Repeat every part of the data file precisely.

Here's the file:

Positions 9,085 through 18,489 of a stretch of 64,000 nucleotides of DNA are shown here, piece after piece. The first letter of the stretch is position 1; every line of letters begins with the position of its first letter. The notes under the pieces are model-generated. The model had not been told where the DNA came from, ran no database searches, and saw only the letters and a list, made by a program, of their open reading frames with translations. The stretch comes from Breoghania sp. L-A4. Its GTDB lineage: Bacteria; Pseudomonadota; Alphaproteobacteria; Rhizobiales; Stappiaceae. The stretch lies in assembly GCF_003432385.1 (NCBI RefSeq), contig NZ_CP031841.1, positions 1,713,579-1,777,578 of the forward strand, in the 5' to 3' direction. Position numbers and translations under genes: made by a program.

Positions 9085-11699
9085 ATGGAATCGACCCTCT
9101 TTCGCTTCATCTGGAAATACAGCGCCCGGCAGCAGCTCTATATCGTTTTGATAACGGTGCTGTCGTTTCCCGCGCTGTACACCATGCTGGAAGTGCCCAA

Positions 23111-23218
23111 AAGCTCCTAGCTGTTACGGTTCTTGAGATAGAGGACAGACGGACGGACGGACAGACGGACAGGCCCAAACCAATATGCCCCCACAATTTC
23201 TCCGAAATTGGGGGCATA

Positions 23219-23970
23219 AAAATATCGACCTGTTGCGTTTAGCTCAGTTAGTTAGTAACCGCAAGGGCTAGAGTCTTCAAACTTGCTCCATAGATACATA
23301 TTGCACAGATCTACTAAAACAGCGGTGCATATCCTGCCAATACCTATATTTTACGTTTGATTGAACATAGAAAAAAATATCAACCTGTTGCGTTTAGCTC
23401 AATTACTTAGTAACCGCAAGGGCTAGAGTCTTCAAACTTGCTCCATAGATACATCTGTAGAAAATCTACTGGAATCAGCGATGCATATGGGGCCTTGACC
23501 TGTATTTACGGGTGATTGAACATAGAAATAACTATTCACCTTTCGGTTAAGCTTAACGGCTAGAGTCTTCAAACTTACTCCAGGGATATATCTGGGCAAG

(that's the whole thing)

Positions 9,085 through 18,489 of a stretch of 64,000 nucleotides of DNA are shown here, piece after piece. The first letter of the stretch is position 1; every line of letters begins with the position of its first letter. The notes under the pieces are model-generated. The model had not been told where the DNA came from, ran no database searches, and saw only the letters and a list, made by a program, of their open reading frames with translations. The stretch comes from Breoghania sp. L-A4. Its GTDB lineage: Bacteria; Pseudomonadota; Alphaproteobacteria; Rhizobiales; Stappiaceae. The stretch lies in assembly GCF_003432385.1 (NCBI RefSeq), contig NZ_CP031841.1, positions 1,713,579-1,777,578 of the forward strand, in the 5' to 3' direction. Position numbers and translations under genes: made by a program.

Positions 9085-11699
9085 ATGGAATCGACCCTCT
9101 TTCGCTTCATCTGGAAATACAGCGCCCGGCAGCAGCTCTATATCGTTTTGATAACGGTGCTGTCGTTTCCCGCGCTGTACACCATGCTGGAAGTGCCCAA

Positions 23111-23218
23111 AAGCTCCTAGCTGTTACGGTTCTTGAGATAGAGGACAGACGGACGGACGGACAGACGGACAGGCCCAAACCAATATGCCCCCACAATTTC
23201 TCCGAAATTGGGGGCATA

Positions 23219-23970
23219 AAAATATCGACCTGTTGCGTTTAGCTCAGTTAGTTAGTAACCGCAAGGGCTAGAGTCTTCAAACTTGCTCCATAGATACATA
23301 TTGCACAGATCTACTAAAACAGCGGTGCATATCCTGCCAATACCTATATTTTACGTTTGATTGAACATAGAAAAAAATATCAACCTGTTGCGTTTAGCTC
23401 AATTACTTAGTAACCGCAAGGGCTAGAGTCTTCAAACTTGCTCCATAGATACATCTGTAGAAAATCTACTGGAATCAGCGATGCATATGGGGCCTTGACC
23501 TGTATTTACGGGTGATTGAACATAGAAATAACTATTCACCTTTCGGTTAAGCTTAACGGCTAGAGTCTTCAAACTTACTCCAGGGATATATCTGGGCAAG